A former medical resident at the Cleveland Clinic lost her job last year after anti-Semitic tweets and other social media posts were discovered.
Lara Kollab was a supervised resident at the Ohio hospital from July to September 2018. The messages in question date back to 2011, and include one in which she wrote, "I'll purposely give all the yahood the wrong meds."
"Yahood" is the Arabic word for Jewish people.
A series of screenshots dating between 2011 and 2017 were posted on Canary Mission, a website that "documents individuals and organizations that promote hatred of the USA, Israel, and Jews on North American college campuses." The site has also been accused of labeling pro-Palestine activists, as well as those who support the BDS (Boycott, Divestment, Sanctions) movement, of being racist and anti-Semitic, which has led to harassment.
Other tweets from Kollab shared on Canary Mission called Jewish people "stupid" or called for their destruction. Some tweets expressed a lack of sympathy for the Holocaust victims or said Jewish people have "exaggerated" their victimhood.
There were also tweets denouncing Zionism and criticizing the state of Israel. Others compared Israel to Nazi Germany.
"Jewish settlers in palestine are the descendants of the nazis," read one from 2012.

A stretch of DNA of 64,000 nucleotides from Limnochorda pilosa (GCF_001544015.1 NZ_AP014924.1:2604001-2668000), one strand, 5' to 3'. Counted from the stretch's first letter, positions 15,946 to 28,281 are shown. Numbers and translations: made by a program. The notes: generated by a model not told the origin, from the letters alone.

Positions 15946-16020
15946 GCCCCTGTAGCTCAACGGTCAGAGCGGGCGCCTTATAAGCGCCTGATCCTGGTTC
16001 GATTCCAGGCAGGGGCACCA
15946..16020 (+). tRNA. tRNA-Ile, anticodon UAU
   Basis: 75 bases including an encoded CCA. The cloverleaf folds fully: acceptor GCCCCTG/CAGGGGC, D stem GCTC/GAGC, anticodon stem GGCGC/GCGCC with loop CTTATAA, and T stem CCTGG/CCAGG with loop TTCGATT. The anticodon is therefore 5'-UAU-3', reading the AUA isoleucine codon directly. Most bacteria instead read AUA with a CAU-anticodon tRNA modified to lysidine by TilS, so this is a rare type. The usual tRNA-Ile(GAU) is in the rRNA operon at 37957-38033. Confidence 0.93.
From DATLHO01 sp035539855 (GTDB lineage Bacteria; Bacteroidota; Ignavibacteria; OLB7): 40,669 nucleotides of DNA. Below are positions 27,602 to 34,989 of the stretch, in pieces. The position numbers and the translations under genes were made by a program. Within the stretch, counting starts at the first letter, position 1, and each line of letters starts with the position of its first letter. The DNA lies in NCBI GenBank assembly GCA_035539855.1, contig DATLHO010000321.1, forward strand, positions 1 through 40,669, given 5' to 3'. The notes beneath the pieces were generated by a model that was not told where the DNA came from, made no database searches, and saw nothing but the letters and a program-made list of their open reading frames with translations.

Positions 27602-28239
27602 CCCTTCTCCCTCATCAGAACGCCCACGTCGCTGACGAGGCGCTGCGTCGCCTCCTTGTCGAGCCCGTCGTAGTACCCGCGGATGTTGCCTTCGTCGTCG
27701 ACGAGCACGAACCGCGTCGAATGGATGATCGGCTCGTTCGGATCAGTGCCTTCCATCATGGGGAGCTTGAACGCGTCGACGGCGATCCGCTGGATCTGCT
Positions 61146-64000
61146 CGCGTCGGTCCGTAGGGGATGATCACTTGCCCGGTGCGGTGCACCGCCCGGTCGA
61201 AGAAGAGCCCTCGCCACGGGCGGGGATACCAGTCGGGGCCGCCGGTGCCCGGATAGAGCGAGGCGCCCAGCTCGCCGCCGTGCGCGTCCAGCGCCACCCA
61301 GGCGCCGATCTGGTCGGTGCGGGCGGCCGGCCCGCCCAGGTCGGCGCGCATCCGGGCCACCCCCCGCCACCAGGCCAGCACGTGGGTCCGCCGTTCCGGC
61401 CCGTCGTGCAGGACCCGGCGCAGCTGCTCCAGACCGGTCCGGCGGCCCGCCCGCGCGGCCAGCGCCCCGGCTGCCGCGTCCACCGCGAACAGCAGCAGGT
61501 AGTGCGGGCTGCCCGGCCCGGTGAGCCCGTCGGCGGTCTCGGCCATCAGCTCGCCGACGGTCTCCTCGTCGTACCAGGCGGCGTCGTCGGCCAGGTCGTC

"Tell me what makes Israel's ‘we must remain a Jewish state’ obsession any less disturbing than Hitler's obsession with a pure white nation," said another from 2013.
Kollab's social media profiles and website have been deleted. BuzzFeed News was unable to reach her for comment. Her family's voicemail inbox was full.
According to hospital spokesperson Eileen Sheil, Kollab was placed on leave after an unidentified individual brought the messages to light.
"We looked into it right away," Sheil told BuzzFeed News.
Kollab left the department soon after.
"Her departure was related to those posts and she has not worked at Cleveland Clinic since September," said a statement from hospital staff issued on Jan. 2.
"For first-year residents, multiple safeguards and direct supervision are required for patient care and prescribing medicine. In addition, there have been no reports of any patient harm related to her work during the time she was here," the statement said. "In no way do these beliefs reflect those of our organization. We fully embrace diversity, inclusion and a culture of safety and respect across our entire health system."
Kollab was a graduate of the Touro College of Osteopathic Medicine in New York. The college's Twitter account said it was "appalled" by her comments.
According to state records, Kollab was issued a training certificate license in July, which is set to expire in 2021.
In a statement, the State Medical Board of Ohio told BuzzFeed News that because she had a training license, losing her position at the Cleveland Clinic means Kollab effectively can't practice medicine.
"While the individual’s training certificate may appear online in 'active' status, she does not have the authority to practice in Ohio because she is not part of an accredited program," officials said. "Malicious acts and threats of patient harm go against the Medical Practices Act and are denounced by the board."